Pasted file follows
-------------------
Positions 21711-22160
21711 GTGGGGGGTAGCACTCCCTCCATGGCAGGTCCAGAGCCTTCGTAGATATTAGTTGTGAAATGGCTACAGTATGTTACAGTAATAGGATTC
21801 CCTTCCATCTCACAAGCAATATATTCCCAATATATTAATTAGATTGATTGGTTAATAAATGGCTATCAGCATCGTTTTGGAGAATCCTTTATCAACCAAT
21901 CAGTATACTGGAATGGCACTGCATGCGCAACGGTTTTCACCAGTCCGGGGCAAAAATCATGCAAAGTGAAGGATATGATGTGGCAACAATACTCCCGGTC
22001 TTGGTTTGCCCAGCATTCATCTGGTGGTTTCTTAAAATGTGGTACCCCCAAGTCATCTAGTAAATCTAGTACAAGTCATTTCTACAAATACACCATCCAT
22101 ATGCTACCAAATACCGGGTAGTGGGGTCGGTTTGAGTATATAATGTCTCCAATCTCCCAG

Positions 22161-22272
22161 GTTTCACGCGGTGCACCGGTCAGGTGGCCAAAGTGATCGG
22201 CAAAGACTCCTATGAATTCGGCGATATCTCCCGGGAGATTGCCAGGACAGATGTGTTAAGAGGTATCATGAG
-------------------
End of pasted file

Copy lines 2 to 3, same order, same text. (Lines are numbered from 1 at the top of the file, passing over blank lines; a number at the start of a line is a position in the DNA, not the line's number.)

21711 GTGGGGGGTAGCACTCCCTCCATGGCAGGTCCAGAGCCTTCGTAGATATTAGTTGTGAAATGGCTACAGTATGTTACAGTAATAGGATTC
21801 CCTTCCATCTCACAAGCAATATATTCCCAATATATTAATTAGATTGATTGGTTAATAAATGGCTATCAGCATCGTTTTGGAGAATCCTTTATCAACCAAT